McClellans statements are much less important than Bushs. Two years ago, the sitting president said, I want to know the truth. Obvious question for a Bold Leader: Why are we just starting to get the truth two years after this public statement? And: What do you plan to do to the person who kept you in the dark?
UNFORTUNATELY, ORIN WAS SEMI-RIGHT: Unfortunately, for all Roves misconduct (which may not be criminal), this isnt a perfect case for liberals. Unfortunately, almost everything Deborah Orin said on last nights Hardball is true, or at least semi-true. If Dems and libs want to deal with reality, they need to understand these facts. Well discuss them in more detail tomorrow. But heres what Orin said:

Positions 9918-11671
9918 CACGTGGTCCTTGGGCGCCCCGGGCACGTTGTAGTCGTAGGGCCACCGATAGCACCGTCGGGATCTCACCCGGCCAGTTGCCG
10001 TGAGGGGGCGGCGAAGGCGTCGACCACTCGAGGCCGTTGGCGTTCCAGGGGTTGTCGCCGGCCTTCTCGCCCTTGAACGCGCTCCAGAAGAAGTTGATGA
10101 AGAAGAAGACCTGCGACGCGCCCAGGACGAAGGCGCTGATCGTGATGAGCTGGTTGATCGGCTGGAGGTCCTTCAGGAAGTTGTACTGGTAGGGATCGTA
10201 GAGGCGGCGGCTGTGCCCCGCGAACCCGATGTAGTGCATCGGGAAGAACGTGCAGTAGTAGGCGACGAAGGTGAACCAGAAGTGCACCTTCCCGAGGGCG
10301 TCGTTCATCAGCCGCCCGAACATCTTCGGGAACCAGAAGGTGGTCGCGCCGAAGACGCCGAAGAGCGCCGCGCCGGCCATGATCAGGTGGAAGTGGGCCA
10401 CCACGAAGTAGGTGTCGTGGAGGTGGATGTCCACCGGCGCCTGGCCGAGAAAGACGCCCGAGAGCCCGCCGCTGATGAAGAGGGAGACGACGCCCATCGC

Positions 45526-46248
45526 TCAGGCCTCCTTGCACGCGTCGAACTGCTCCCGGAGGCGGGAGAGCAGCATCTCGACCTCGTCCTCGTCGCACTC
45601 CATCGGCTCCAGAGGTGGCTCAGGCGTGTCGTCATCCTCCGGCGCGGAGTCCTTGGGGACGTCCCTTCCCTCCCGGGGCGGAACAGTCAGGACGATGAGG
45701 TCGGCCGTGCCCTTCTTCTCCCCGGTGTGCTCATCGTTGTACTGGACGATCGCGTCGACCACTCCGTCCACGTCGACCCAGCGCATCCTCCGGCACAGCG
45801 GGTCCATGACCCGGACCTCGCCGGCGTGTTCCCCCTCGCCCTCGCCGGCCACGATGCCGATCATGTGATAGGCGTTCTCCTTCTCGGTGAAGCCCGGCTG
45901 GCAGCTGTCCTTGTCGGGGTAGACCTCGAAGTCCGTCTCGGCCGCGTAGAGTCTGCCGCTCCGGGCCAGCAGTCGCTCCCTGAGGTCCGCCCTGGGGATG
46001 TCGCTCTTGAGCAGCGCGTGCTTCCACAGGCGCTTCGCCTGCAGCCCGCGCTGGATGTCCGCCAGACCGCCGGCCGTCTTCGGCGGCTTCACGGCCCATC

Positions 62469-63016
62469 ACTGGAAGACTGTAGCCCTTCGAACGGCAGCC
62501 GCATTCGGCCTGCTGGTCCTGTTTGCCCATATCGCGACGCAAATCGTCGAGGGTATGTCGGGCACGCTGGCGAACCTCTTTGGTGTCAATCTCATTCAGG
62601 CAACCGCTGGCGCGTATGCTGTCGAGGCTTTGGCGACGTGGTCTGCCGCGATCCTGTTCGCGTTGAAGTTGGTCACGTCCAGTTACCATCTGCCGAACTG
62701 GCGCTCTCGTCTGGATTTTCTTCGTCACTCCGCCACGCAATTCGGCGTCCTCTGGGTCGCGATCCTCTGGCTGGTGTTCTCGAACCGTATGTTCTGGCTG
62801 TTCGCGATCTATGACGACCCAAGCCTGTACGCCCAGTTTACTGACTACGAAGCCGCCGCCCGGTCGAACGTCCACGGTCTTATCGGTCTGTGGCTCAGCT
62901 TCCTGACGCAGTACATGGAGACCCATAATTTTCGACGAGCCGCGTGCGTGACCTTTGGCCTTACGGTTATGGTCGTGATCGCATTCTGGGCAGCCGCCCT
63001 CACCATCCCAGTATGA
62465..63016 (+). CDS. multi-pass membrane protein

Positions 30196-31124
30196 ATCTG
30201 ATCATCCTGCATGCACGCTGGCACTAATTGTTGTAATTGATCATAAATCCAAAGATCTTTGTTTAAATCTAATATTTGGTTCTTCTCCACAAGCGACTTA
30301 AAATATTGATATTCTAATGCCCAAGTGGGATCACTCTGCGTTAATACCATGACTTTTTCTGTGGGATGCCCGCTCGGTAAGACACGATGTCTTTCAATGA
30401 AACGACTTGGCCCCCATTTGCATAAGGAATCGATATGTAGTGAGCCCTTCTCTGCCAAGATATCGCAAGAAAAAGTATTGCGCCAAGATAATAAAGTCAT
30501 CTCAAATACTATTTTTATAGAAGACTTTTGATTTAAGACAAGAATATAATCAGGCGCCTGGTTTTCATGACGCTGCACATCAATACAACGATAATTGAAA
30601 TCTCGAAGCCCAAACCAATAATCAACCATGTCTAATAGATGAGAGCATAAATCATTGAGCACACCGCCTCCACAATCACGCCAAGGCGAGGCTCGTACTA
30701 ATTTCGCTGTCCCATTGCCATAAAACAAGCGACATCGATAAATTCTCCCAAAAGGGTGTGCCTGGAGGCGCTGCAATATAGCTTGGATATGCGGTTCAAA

ORIN (7/11/05): Democrats are always dreaming that they have got a new Watergate. This is not a new Watergate.Orin is stretching a bit on various points. But unfortunately, much of what she said last night is true or semi-true (including that final comment about the press, by the way). On the newly-viral liberal web, its heresy to discuss this, of course. But Joseph Wilson has been a severely flawed messenger. If libs and Dems want to be smart, not viral, theyll want to understand that fact. More on the topic tomorrow.
TOMORROW: Wilsons warts. And oh yeah—why did you hear so little about those blanket waivers?